I’ve been absent from my blog with good reason. I’ve been busy restoring an old Singer Featherweight sewing machine I found on my recent travels.
I found this vintage sewing machine at an antique shop. The sales lady was kind enough to take it out of its case, place it on the counter, and plug in the foot pedal for me. I pressed the foot pedal and did not see any movement on the machine. I could hear the motor humming and the belt pulley moving slowly. There was no movement from the needle bar nor the feed dog. Thankfully, there was no smoke coming from the motor. I tried to manually turn the hand wheel and it was very stiff. I checked the presser foot lever and I was able to flip it up and press it down.
I made an offer on the machine which was less than what was written on the price tag. I wasn’t too sure if I had the knowledge and skill to get this machine to sew again. I knew I would be replacing a few parts as well as spending some much needed quality time with this vintage machine. This would include several spa days of deep cleaning and scrubbing. This would be my first attempt at restoration. For those who know me, I do enjoy a good challenge.
A quick call was made to the owner of this vintage beauty and he wanted to be sure it was going to someone who would enjoy sewing with it. Talk about being in the right place and at the right time. This was meant to be.
I did some quick research and found my Featherweight was commissioned or went into production in 1938 in Elizabethport, New Jersey. It’s almost 85 years old!
One of the details I noticed about my lovely Featherweight was the decorative scrollwork on the faceplate. A few of my sewing buddies have told me this pre-WWII machine was a special find.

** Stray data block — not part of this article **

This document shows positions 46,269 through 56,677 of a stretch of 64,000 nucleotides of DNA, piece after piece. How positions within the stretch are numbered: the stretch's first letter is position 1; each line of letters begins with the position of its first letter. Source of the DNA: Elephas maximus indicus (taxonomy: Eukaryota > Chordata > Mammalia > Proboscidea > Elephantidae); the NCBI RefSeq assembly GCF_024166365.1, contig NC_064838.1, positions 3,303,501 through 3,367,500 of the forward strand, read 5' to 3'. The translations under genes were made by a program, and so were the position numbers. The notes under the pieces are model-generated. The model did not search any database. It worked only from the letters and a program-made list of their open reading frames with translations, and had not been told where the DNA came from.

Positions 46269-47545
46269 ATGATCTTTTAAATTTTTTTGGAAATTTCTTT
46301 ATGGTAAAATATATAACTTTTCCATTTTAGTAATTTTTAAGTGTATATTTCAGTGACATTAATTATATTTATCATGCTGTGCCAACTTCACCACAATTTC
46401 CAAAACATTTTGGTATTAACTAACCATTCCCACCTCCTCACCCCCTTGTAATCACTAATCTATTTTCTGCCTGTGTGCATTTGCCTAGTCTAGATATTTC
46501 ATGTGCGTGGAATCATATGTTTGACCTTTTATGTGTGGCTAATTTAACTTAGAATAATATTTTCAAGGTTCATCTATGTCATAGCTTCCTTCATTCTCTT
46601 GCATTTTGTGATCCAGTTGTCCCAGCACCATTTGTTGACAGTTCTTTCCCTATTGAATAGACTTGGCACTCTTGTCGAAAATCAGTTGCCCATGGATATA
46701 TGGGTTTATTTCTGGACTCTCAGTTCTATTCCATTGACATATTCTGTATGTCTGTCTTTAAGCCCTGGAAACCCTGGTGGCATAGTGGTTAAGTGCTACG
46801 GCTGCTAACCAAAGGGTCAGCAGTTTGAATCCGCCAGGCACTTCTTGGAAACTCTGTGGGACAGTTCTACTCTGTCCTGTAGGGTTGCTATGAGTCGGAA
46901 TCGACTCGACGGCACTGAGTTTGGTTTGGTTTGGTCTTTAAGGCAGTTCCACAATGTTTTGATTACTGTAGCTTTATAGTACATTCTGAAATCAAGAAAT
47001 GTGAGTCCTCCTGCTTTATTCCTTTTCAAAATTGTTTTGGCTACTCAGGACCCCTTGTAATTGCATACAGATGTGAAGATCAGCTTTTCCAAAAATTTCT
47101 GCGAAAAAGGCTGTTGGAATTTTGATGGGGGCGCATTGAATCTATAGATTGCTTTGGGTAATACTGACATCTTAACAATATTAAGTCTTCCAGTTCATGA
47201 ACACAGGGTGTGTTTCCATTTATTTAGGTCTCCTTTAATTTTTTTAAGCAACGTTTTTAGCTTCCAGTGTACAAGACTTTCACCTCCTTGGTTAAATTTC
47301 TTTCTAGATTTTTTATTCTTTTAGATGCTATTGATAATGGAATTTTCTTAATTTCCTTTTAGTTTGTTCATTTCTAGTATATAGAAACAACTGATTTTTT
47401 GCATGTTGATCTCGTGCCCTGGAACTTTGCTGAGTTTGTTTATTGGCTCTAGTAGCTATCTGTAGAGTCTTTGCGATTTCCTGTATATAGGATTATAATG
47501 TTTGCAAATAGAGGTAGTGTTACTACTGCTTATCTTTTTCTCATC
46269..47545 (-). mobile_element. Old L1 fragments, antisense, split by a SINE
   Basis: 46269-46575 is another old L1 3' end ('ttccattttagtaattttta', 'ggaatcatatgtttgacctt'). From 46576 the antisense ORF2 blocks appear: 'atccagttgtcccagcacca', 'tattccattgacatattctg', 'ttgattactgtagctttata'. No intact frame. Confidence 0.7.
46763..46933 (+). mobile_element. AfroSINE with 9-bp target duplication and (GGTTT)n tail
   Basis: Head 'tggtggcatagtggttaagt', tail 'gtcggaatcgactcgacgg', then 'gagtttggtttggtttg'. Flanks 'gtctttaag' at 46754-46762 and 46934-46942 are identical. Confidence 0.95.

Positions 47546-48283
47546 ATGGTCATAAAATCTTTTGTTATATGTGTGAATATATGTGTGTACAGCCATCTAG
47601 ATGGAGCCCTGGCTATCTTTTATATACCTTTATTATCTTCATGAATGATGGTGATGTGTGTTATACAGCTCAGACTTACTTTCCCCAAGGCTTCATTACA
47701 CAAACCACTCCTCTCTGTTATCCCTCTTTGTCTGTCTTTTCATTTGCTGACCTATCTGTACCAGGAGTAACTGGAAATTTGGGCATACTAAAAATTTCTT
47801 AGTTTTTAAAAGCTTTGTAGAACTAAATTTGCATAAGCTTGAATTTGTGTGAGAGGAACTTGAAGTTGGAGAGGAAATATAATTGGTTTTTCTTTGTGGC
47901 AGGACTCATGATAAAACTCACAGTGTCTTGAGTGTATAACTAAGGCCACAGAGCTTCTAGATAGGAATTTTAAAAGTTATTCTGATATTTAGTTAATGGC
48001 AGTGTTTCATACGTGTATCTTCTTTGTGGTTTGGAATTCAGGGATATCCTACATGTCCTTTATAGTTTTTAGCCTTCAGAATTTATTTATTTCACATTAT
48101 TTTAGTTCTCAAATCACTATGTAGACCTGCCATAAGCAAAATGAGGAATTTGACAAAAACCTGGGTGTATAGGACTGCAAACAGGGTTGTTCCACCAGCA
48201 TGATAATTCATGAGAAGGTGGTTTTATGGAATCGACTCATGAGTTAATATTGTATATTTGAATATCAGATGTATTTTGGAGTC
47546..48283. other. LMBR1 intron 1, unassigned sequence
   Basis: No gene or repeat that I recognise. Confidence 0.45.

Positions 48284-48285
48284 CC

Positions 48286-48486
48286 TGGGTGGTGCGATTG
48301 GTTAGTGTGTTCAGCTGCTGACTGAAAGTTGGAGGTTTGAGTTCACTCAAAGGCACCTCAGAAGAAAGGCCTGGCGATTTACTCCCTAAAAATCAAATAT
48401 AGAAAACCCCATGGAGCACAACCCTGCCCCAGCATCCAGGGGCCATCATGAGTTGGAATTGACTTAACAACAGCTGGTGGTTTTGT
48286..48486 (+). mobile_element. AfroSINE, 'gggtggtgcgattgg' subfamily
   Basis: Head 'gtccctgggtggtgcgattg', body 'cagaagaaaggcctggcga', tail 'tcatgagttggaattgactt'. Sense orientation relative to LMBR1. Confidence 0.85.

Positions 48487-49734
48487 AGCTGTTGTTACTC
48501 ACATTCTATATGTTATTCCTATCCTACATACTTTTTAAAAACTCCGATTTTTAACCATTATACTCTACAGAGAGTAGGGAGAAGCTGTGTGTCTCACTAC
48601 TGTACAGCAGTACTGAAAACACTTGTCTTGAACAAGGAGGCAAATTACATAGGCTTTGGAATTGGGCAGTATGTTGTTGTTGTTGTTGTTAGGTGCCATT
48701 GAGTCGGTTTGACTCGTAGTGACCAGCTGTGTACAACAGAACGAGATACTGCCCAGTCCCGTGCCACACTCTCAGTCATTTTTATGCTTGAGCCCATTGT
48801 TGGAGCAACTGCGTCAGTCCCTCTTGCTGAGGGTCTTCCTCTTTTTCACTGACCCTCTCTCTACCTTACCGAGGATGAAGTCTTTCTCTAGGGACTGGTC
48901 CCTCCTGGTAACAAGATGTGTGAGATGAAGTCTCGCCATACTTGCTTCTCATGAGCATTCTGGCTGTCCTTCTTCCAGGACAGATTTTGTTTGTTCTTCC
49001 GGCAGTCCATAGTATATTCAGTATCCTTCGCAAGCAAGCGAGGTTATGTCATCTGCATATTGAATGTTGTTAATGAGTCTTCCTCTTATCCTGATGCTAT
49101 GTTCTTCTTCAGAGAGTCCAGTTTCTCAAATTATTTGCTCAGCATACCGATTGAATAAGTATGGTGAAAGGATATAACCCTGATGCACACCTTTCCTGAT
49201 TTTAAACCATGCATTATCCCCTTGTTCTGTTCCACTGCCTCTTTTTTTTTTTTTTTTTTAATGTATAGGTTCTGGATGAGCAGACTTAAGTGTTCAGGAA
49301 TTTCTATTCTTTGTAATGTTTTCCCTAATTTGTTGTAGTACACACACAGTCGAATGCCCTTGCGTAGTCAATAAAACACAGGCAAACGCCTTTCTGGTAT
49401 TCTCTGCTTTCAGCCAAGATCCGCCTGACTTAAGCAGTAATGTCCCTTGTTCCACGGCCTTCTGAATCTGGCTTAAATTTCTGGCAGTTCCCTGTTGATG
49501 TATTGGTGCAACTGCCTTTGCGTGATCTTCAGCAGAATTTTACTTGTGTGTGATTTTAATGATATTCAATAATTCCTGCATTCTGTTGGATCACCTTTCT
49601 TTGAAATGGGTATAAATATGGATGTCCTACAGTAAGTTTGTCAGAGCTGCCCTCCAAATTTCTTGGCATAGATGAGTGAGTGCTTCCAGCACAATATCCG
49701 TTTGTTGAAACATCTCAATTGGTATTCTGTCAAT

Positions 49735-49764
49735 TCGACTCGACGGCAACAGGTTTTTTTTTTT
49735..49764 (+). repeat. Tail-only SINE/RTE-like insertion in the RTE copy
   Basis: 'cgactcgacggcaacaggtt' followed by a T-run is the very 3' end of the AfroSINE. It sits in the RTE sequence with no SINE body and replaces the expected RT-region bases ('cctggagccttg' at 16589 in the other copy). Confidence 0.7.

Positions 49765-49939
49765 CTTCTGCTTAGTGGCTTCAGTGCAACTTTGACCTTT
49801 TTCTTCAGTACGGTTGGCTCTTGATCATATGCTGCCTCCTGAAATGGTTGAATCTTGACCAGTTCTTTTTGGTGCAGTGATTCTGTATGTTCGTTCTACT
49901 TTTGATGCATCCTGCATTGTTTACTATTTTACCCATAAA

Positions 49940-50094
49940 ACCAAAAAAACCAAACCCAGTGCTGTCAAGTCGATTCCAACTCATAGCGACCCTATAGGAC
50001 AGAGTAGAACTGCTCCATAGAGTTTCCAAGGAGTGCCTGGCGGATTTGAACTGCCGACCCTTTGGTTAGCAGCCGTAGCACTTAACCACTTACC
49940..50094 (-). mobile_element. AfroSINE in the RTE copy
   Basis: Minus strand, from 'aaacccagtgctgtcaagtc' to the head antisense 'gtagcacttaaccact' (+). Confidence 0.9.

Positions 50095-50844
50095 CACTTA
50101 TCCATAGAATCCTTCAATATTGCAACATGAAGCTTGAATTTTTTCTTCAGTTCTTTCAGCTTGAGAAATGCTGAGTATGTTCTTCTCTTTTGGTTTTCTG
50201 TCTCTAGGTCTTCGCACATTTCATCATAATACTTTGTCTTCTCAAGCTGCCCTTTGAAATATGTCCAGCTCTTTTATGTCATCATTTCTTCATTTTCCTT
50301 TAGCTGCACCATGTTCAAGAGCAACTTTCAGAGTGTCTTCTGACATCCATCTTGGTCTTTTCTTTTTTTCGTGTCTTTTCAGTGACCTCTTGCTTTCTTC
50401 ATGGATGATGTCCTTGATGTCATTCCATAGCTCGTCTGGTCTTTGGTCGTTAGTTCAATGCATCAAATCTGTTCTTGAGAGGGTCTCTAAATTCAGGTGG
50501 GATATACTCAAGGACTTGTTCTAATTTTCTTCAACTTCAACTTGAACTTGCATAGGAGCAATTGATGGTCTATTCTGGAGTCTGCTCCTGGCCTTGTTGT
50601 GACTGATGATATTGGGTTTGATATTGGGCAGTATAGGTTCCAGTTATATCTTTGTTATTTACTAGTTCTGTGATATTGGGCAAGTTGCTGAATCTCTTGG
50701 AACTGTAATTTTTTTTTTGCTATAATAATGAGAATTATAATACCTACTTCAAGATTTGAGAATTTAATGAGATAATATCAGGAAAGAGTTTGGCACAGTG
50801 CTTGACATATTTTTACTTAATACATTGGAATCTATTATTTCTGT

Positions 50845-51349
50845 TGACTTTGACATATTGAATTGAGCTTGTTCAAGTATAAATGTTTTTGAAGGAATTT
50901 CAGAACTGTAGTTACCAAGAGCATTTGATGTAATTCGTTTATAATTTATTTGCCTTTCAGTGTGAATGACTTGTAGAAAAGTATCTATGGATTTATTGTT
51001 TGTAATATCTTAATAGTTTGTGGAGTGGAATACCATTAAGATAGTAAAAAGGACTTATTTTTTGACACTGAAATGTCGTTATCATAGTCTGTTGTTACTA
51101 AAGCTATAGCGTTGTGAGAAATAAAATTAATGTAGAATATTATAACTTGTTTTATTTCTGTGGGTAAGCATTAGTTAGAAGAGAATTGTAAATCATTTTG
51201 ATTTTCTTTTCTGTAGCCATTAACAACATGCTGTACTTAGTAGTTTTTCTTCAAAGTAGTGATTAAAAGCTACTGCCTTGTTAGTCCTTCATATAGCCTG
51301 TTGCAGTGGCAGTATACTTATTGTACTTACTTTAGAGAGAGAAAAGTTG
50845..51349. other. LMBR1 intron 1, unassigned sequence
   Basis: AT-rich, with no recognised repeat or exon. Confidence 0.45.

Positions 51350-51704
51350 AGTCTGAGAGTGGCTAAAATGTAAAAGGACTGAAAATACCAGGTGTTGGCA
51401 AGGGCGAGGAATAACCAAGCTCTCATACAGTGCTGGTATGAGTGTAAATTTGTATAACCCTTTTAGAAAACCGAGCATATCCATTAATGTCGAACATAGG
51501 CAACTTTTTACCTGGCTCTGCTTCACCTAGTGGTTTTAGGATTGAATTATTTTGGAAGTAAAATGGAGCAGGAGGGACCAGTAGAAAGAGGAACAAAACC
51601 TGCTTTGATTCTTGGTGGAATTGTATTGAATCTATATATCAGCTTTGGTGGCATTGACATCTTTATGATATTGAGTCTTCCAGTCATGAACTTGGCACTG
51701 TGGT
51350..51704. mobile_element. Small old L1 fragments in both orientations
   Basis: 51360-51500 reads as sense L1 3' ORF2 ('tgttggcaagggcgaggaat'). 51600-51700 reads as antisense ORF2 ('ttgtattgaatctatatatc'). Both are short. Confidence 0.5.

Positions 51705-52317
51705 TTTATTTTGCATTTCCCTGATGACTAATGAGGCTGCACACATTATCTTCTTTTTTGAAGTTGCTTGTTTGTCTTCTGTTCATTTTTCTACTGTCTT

During the war, Singer stopped manufacturing the Featherweights. Post-war they made a few cosmetic changes to their Featherweights and continued manufacturing their sought after Featherweight machines.
The black painted body and chrome metal plates have layers of dirt and grime. Possibly a decade or so of non-use which explains the non-working/non-moving parts that were stuck and old sewing machine oil that turned into a hard varnish. I would guess the machine was stored in a garage or possibly in an attic. When I opened the case, the “old smell” almost knocked me over. I’ve read this scent is from the old glue used to hold the fabric cover over the wooden case. I tried to give the machine a dry dusting with a rag in a few areas on the outside of the machine and I found bits of spider parts and unknown dried debris underneath the exterior of the motor.
I’ve rolled up my sleeves and ventured into new territory with my first Featherweight sewing machine. So far, it’s been a fun adventure. More to come!